The Cinema of Transgression founded by Nick Zedd (Takoma Park, 1958 – Mexico City, 2022), has no cathartic function in itself. It doesn’t want to reveal something rough or inappropriate in order to reduce its subversive capacity. It doesn’t normalize transgression by defusing its explosiveness and making it less offensive. The images must spark a flame with their dangerous intensity, this can only take place on the margins of the mediatic empire while outlining a new, wild frontier. Invisible in its ineffability, this submerged form of cinema was produced in the ‘80s by a cluster of figures from the New York underground scene who were united by an imperative to fight against the dominating culture. However, some of these figures weren’t exempt from a process of being reabsorbed into mainstream culture which Zedd was strongly opposed to over the course of time, claiming a marginal position for himself despite the legendary fame that embraced him. It couldn’t have been otherwise. To affirm his inclusion in mainstream cinema as well as in radical film movements, would be a declaration of defeat towards an adversary who under the guise of hedonism seeks nothing more than to limit the possibilities in individuals, both today and in those instances. The qualities defining the marginality of Zedd’s filmmaking, are not only a result of his position in relation to the system. Typical constraints in amateur cinema dictated by limited equipment, aren’t just accepted but are elevated into a method, acquiring more and more distance from professionalized ways of producing as well as from aesthetics with little authenticity. Often in the films, Zedd himself appears in front of the video camera surrounded by characters who in coherence with the format, reflect an impulse to stay on the margins. Mutilated persons, losers, anonymous junkies, prostitutes and decadent rockstars live in his world and are likewise portrayed as the main actors. Here, the real heroines and heroes are those excluded from society and viewed as public threats, because they have more freedom they are truly capable of experiencing and provoking intense emotive states. Consequently, these dynamics are overturned since the antagonists are none other than the keepers of the institutions and the promotors of bourgeois culture who actually represent the obscene machine of oppression. Revealing themselves for who they are: violent enemies of freedom. Nick Zedd’s cinema is then a battleground where we consume the confrontation between oppressive law and bodies that desire, captured by the atrociousness of bodies and by unfiltered actions in all their brutal and ironic vitality. Bodies outside of the law, made out of secretions, perversions and ecstasy, they are untamable and ready to break into a spiral of violence, constantly violating the limits. In this sense, Zedd is a Sadean and a libertine par excellence, through constant transgression he reaches a transformation that frees the body from its harness and disperses it in a new state of things. The films presented for this occasion belong to a body of work produced between 1980 and 2001. In addition to his most famous works such as Thrust in Me (1984), Police State (1987) and Ecstasy in Entropy (1999), lesser known short films and behind-the-scenes extras from selected films will also be screened.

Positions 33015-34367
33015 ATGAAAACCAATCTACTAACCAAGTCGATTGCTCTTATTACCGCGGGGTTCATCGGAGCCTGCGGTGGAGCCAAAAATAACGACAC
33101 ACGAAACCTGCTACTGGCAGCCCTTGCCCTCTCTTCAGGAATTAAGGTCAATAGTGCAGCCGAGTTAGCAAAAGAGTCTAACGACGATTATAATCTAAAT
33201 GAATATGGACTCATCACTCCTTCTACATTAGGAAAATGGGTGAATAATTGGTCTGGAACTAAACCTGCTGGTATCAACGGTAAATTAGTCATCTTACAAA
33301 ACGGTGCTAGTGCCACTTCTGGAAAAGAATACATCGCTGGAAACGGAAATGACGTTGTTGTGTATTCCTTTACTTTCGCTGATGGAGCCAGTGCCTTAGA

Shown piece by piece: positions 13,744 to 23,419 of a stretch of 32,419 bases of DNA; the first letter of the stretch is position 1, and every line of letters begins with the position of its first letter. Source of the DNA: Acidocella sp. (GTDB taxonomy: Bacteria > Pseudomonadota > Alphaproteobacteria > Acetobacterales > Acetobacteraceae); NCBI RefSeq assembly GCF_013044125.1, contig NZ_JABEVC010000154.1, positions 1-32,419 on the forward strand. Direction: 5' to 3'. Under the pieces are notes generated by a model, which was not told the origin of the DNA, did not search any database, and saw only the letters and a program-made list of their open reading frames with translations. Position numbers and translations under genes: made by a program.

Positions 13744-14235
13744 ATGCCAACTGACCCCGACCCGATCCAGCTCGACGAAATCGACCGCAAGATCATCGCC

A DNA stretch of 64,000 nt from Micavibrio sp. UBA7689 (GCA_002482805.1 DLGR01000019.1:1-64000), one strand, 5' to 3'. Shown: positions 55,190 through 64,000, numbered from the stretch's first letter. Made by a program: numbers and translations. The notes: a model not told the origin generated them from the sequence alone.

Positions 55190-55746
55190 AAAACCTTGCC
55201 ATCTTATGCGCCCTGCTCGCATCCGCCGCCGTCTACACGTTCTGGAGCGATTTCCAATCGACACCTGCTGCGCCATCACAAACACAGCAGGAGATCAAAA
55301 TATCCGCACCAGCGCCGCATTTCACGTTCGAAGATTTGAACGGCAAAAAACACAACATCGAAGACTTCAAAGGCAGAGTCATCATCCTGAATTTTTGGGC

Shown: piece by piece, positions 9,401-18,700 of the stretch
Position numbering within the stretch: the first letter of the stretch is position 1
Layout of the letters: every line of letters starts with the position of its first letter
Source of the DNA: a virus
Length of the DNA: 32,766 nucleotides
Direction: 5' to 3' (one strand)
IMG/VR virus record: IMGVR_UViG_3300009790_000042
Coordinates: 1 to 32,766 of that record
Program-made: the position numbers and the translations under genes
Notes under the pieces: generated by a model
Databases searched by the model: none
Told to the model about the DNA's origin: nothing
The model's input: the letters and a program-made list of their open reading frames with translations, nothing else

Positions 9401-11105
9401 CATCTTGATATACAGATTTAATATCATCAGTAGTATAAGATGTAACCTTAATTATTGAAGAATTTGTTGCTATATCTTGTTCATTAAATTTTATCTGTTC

at le vite, Milan
until August 2, 2022